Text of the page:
Bruce farm group concerned about turbines

by Troy Patterson, Owen Sound Sun Times
The Bruce County Federation of Agriculture has released a new policy statement on wind energy that speaks out against the “adverse affects” wind power is perceived to have on agriculture, from increased energy costs to potential health impacts on people.
The BCFA released the statement Thursday after making the decision at its Sept. 24 meeting.
“The Bruce County Federation of Agriculture (BCFA) recognizes wind energy as a contributor to green energy, and we are in favour of exploiting all kinds of green energy sources,” the policy says. “However, the Feed-in-Tariff program seems to help promote the sale of wind energy technology, rather than develop wind energy technology, which was the intended spirit of the Green Energy Act.”
The organization’s policy said the cost to produce wind energy is not decreasing and due to inefficiencies in wind generation, the cost of energy continues to increase.
BCFA president John Gillespie, a Huron Township farmer, noted the policy is not “universally supported” by the 1,450 farm families they represent in Bruce County. Some have wind turbines on their property.
He also wanted to be clear the BCFA isn’t against wind energy, but the board made the decision based on the frequency of issues that have surfaced around wind power projects.
“But we’ve talked to a lot of people and it was enough of an issue that people wanted to see questions they had solved before going forward,” Gillespie said. “We don’t think it’s a bad thing, but we also don’t need to be in such a rush as what’s been proposed.”
The BCFA has been made aware of the purchase of homes by Suncor-Acciona in the Ripley Wind Power Project due to perceived health effects. Some members who have signed wind power leases have raised issues about the “fine print” contained in them, which has had an impact on their ability to build on their land, or use it during the winter when there is a potential risk of ice thrown from blades.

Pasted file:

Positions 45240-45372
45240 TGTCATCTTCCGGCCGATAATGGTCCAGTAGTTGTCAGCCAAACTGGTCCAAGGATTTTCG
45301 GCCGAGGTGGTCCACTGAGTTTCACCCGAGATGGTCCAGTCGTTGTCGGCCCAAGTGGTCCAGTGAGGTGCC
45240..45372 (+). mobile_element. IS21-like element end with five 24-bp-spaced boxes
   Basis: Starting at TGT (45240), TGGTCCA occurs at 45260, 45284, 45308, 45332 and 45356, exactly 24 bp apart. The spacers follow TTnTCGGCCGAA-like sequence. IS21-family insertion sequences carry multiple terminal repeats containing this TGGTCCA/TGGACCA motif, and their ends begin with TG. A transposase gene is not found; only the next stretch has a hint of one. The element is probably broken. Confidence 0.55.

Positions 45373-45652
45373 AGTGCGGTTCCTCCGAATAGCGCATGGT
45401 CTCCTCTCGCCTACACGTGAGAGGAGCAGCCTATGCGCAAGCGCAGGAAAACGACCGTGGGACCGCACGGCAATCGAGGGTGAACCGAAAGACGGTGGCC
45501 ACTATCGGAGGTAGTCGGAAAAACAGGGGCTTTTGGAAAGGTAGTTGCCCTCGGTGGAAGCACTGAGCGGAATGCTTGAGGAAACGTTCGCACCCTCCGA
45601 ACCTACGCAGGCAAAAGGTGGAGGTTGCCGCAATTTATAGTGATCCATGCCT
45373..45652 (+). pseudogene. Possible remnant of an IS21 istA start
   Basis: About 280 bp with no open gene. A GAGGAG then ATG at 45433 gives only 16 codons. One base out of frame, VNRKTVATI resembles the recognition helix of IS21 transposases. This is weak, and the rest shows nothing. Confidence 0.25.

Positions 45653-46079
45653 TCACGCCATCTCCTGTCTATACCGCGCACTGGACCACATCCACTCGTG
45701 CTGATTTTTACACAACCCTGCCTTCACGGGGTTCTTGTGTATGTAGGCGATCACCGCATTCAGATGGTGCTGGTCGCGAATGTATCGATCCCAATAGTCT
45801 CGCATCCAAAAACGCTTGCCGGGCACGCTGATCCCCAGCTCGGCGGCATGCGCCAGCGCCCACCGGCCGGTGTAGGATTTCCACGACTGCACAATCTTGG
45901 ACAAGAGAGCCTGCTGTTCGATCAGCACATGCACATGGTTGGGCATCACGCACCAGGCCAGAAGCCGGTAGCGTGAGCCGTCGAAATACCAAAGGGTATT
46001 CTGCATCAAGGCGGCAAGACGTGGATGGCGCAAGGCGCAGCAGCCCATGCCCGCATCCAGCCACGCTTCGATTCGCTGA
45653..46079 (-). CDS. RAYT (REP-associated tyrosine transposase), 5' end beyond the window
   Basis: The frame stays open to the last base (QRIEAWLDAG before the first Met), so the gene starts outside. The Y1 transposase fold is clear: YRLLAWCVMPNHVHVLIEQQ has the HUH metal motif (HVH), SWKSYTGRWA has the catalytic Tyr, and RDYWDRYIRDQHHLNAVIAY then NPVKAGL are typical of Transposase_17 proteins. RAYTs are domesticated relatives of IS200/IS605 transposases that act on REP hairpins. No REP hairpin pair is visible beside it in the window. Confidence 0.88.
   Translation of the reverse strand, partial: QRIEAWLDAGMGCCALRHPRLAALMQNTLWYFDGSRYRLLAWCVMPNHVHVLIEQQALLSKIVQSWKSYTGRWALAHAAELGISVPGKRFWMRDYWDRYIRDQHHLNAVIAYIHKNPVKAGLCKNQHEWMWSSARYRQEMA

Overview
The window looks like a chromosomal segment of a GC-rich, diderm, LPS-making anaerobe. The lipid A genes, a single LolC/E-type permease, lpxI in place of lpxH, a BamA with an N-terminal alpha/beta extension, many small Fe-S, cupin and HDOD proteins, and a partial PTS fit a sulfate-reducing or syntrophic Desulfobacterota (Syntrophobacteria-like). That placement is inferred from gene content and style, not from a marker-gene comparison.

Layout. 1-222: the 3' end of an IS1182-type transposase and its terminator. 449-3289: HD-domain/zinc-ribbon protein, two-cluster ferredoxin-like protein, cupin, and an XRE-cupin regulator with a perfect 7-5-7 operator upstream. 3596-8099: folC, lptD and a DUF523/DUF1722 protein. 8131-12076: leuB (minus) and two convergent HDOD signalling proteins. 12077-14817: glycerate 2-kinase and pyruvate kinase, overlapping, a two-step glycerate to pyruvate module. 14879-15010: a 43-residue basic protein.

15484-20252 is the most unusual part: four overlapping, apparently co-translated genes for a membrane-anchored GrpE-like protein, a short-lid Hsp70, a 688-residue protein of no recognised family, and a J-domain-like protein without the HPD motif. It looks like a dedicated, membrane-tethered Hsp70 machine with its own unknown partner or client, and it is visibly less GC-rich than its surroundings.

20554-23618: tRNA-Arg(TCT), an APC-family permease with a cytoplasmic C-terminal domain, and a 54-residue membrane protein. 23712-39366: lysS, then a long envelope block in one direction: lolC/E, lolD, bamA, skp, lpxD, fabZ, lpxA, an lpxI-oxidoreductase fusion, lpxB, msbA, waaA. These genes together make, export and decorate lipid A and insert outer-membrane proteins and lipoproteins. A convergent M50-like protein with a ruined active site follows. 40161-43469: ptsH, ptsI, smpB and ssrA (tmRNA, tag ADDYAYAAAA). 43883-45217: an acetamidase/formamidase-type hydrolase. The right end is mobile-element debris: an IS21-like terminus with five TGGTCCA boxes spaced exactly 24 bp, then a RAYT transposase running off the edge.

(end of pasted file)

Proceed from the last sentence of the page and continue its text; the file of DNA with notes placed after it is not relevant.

“There are some implications they didn’t fully understand before the turbines went up,” he said. “Some want to know if they can still build a barn and if it’s safe. Some neighbours who aren’t in the project are worried about restrictions on their properties and a lot of these issues haven’t been settled yet.” Read article

3 thoughts on “Bruce farm group concerned about turbines

  1. The following statements in this article should have been clarified and demonstrate Hornung’s continued deceptive accounting;

    “While electricity prices have certainly increased in Ontario over the last several years, wind and renewable energy have not been a primary cause,” said CanWEA president Robert Hornung via e-mail. “According to an April 2012 Ontario Energy Board report, 45% of the increase in Ontario’s electricity generation costs since 2006 are directly attributable to the nuclear industry, while only 6% of the increase is due to green power.”

    The figures Hornung sites selectively are actually references to increases in “Global Adjustment” (GA) charges. What is not stated here is that nuclear, whilst responsible for 45% of GA, produced 56.9% of electrical power generation. On the other hand, whilst wind produced a measly 2.6% of electrical power generation and was responsible for 6% of GA.

    This report Hornung sites goes on to state “The share associated with renewables has been increasing significantly and is expected to continue to do so. The GA is expected to increase in 2012 and beyond as a large number of wind and solar resources that have been awarded FIT contracts come online.”

  2. Give your knees a break!

    Jack Gibbons – takes the stairs – and spins

    Obviously – Jack Ass’s of all levels weigh in –
    with completely irresponsible and destructive ‘Blah’ ‘Blah’ ‘Blah’
    all the while – ignoring – reality.

    Squat blast – science!

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